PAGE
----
Regular readers of this blog (hello you two) will know that I’ve got a bit of a bee in my bonnet about Dynamics AX Master planning, and safety stock / re-order point in particular. You’ll also know that these blog posts come out of my day-to-day work, and currently I’m working with a small manufacturing company here in New Zealand that have been running Dynamics AX 2009 for about five years, but up to now haven’t run master planning – so we’re working through the setup with them.
Obviously the old chestnut of item coverage minimum stock soon became a topic of conversation.
The classic interpretation of safety stock goes something like “it’s the buffer stock that you use to cover your supply lead time” – forgive the over simplification I want to get to classic picture of your inventory over time following this classic ‘saw-tooth’ pattern:
Many New Zealand manufacturers import raw materials, and we obviously have to cope with long lead times. Let’s assume a 60 day lead time and an average demand of about 800 per month. We could setup master planning to give us this classic pattern by using min/max planning, and a minimum stock of 1,600 (to give us enough stock for 2 months). Our net requirements would look like this:
But we can do better than this because Dynamics AX master planning uses the item coverage minimum stock on all three of its planning methods (min/max; requirement (a.k.a. ‘make-to-order’), and period). And it uses the item coverage minimum stock even if you are forecasting your demand. It doesn’t actually matter whether the forecast is entered on the specific item you’re planning (like a finished goods item) – to represent independent demand – or whether the item you are planning inherits that forecast demand because it’s a component or a raw material which has dependant demand. The point is that we have both an item coverage minimum stock and a forecast. Like this:
For the first couple of months everything is hunky-dory, and then the planning goes wild and we end up holding far more stock than our safety stock – because master planning reacts to each demand forecast by recommending a planned purchase order – and that’s the other thing that we typically see in New Zealand manufacturers who are importing raw materials: a regular supply pattern. A purchase order is going to arrive every couple of weeks or so, on a cycle that isn’t directly related to the long, overall purchase lead time. So a more realistic example would be that we’d already have a couple of open purchase order lines (based on the planning we did in the previous months) and now we see:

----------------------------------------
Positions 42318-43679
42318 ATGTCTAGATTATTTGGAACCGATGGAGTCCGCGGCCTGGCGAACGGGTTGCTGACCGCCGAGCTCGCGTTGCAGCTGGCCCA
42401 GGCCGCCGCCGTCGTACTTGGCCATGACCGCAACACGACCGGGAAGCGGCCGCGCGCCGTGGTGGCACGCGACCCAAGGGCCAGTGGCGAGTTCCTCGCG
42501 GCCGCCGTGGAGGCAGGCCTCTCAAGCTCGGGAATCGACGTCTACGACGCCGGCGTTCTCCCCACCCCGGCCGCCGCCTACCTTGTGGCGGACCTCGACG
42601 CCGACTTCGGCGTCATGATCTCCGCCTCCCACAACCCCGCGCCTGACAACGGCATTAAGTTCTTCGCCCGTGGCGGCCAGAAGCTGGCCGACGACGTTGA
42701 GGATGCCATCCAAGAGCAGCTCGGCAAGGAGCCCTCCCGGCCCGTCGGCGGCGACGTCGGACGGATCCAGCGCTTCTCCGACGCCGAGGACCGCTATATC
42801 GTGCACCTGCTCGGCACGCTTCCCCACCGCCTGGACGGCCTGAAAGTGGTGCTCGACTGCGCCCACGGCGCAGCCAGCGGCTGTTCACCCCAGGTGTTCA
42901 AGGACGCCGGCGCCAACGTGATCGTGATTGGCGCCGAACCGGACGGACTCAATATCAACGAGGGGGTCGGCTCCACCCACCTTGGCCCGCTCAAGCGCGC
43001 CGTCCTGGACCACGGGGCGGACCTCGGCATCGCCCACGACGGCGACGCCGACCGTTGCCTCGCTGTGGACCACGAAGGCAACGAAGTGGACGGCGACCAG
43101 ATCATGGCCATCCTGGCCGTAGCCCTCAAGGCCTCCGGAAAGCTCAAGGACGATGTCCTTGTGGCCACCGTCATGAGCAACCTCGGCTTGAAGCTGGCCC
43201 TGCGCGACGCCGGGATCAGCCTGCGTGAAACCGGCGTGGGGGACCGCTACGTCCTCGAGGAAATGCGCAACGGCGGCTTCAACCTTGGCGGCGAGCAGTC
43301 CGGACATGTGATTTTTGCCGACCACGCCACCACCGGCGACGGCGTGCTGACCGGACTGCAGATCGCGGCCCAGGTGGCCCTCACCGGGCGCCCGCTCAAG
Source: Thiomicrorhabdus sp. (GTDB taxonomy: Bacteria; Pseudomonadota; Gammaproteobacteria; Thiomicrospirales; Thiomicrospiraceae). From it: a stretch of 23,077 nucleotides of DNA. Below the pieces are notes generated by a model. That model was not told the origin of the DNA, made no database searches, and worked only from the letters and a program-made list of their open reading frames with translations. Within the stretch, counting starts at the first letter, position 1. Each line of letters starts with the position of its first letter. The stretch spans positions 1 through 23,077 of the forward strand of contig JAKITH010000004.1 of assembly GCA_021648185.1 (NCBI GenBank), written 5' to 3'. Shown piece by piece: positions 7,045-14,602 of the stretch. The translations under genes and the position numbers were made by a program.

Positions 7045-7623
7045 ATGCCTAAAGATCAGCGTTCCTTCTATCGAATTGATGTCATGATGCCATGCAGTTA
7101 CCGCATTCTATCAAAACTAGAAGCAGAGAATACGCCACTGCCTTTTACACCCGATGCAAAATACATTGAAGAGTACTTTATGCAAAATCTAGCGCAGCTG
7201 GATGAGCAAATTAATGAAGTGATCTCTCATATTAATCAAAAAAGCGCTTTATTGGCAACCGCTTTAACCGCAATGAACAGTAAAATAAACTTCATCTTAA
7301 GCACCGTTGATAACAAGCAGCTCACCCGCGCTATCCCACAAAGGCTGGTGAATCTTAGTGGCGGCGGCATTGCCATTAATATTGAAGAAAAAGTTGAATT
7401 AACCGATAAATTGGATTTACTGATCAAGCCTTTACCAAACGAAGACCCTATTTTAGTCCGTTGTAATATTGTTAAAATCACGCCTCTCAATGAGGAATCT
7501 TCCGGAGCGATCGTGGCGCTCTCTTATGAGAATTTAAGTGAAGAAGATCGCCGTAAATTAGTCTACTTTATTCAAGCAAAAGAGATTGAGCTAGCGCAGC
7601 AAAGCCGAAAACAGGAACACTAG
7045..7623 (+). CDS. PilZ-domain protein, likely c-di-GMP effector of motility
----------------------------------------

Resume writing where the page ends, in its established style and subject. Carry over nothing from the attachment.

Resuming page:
Obviously my mistake was to set the item coverage minimum quantity based on the simplistic re-order point logic assuming a replenishment period equal to the full purchase order lead time. When you’ve supplies arriving more frequently than your full replenishment lead time, you only need enough stock to cover you until the next supply arrives. Also, when you’re forecasting demand, the safety stock is used to cover un-forecasted demand. Or to put it another way, the safety stock represents your confidence in the accuracy of your forecast. If your forecast was 100% accurate, you wouldn’t need any safety stock. Maybe I’ve been looking in the wrong place – but I haven’t seen anywhere near as much discussion about setting safety stocks like this – but the discussions I have seen relate to buffer stocks and Kanban sizes. In the toy-town example I’m presenting we can reduce the buffer stock dramatically and still plan never to go below 2 weeks stock:
And this screen shows another Dynamics AX master planning subtlety: the implicit safety stock that is hiding in my supply order minimum quantity.
Easy to over egg this particular pudding.